• Remember that you have to PASS the exam; you DO NOT have to successfully complete every single question. For example, I was not sure about two of my answers in the Troubleshooting section. However, I was confident about my solutions for the other 8 tickets and I knew that would be enough.

    • DO NOT get demotivated.

    • Manage your times and DO NOT get stuck. If you do not know how to fix or configure a specific technology, DO NOT panic. It is all right, you move forward and you keep going. Sometimes, doing something else helps to remember. As I said, you do not have to do everything right, you just need to pass the minimum score per section and the total score.

    • DO NOT use the 30 minutes extra time in Troubleshooting. If you are confident about your solutions after two hours and you guess you will get a good score you should pass to the Diagnostic section. You HAVE to keep track of the questions answered and the points you are collecting. You HAVE to know when your solution is valid (when it complies with the restrictions and guidelines). You will achieve this confidence thanks to practice and practice for many hours.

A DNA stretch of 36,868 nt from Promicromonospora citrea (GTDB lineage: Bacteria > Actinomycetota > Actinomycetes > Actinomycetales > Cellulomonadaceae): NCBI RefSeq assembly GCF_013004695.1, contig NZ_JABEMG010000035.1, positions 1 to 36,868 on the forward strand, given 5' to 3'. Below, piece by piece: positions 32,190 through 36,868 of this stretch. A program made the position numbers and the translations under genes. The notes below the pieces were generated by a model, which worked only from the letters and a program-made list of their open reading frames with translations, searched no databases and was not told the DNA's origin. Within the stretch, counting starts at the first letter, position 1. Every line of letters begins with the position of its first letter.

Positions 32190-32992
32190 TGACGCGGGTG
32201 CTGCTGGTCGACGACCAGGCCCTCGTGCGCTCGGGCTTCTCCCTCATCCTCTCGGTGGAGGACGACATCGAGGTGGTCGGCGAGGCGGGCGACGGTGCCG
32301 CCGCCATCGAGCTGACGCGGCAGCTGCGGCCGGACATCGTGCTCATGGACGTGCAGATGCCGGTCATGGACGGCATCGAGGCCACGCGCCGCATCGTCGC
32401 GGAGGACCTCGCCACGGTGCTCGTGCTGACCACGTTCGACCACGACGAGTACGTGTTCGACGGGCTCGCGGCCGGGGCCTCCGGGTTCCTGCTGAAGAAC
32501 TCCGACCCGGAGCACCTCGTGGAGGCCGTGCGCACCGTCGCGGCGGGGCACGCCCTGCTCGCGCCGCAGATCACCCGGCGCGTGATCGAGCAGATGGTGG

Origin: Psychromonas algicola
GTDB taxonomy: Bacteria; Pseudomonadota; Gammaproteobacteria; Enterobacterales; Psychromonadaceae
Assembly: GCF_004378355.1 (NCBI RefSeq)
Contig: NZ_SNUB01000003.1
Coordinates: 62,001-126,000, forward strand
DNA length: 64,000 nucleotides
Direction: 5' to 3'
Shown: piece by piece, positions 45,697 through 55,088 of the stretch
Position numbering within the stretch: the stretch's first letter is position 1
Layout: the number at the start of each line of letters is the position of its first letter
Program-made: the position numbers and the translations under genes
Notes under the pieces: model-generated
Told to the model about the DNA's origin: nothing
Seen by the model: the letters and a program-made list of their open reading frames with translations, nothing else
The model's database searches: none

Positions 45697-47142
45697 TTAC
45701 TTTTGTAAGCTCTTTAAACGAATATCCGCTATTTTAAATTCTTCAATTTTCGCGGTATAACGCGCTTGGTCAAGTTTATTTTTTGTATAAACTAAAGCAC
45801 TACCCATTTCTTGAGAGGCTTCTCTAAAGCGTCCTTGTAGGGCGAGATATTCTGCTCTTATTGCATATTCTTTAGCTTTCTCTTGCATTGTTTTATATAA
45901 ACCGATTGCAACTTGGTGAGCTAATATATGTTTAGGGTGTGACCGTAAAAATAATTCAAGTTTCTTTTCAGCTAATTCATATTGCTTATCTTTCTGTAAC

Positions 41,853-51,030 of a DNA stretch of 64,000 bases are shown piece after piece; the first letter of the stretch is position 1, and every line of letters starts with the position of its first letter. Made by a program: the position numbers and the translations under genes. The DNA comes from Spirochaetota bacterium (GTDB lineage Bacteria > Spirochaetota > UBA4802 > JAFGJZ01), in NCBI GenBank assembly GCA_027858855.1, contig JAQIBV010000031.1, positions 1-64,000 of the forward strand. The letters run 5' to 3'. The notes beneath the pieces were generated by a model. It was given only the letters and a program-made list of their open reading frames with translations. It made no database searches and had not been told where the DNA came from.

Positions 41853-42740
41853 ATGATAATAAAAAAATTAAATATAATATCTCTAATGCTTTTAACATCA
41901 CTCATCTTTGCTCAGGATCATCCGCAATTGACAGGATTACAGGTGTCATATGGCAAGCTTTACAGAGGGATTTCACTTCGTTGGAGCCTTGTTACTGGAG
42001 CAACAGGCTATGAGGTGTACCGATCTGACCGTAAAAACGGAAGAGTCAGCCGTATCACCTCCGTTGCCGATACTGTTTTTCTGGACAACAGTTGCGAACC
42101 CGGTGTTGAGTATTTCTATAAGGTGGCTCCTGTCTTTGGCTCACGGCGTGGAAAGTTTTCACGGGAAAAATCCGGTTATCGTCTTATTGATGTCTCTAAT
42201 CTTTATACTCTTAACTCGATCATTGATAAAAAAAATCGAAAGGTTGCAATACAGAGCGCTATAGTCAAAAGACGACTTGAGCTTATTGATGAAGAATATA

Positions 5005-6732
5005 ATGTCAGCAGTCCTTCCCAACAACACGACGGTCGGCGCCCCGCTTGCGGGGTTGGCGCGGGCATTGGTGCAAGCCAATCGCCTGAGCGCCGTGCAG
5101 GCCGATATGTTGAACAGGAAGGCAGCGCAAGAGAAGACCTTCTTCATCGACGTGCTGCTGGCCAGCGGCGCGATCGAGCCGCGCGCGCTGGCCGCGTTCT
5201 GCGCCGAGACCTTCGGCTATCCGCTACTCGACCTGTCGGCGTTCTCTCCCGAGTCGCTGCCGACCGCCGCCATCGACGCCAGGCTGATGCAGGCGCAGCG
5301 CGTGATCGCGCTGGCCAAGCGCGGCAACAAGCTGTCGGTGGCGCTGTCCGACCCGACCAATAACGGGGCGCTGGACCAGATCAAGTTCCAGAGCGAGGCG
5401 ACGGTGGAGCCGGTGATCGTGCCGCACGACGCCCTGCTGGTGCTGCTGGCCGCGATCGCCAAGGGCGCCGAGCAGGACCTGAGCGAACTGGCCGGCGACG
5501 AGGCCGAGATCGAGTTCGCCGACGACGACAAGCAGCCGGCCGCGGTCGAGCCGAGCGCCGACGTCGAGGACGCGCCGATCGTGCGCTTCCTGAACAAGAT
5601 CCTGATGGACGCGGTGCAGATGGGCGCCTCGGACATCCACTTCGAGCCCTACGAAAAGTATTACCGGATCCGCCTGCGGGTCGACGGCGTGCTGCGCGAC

• Improve your speed. The last month keep track of the time it takes you to complete a lab or solve a Troubleshooting ticket. Then repeat it after a few days and check your times again, they should improve. You can download a free tool in order to control your times.

    • DO NOT get demotivated.

    • READ carefully the guidelines, requirements and restrictions. It is VERY important to answer exactly what you are asked to in the way you are supposed to. Maybe you solution fixes the issue but it does not comply with the requirements. You will not get any points.

    • In the Troubleshooting section, use those show commands which give you more relevant information about possible faults and try to avoid debug commands. For example, if you are troubleshooting EIGRP named mode do not look for EIGRP configuration under the interfaces because everything is configured under the EIGRP process.

    • In the Troubleshooting section, DO NOT get distracted by any faults, filters or ACLs that are not relevant to the technology you are troubleshooting. Be confident and distinguish what it can be a potential issue for what you are troubleshooting.

    • In the Configuration section, READ the complete subsection before starting to configure. Restrictions or specific instructions can be at the end of the question.

    • In the Configuration section you SHOULD use notepad to improve your performance. Copy and Paste as much as you can to be able to complete the exam on time.

    • DO NOT get demotivated.

    • Remember that you will get points in the Configuration section only when you successfully complete a subsection. Therefore, read all the requirements carefully and if you do not know how to configure one of them leave the subsection and move forward. Unless it is needed for something else, for example, you need basic connectivity for DMVPN to work later on. Otherwise you can pass to the next question and go back when you complete the rest of the exam.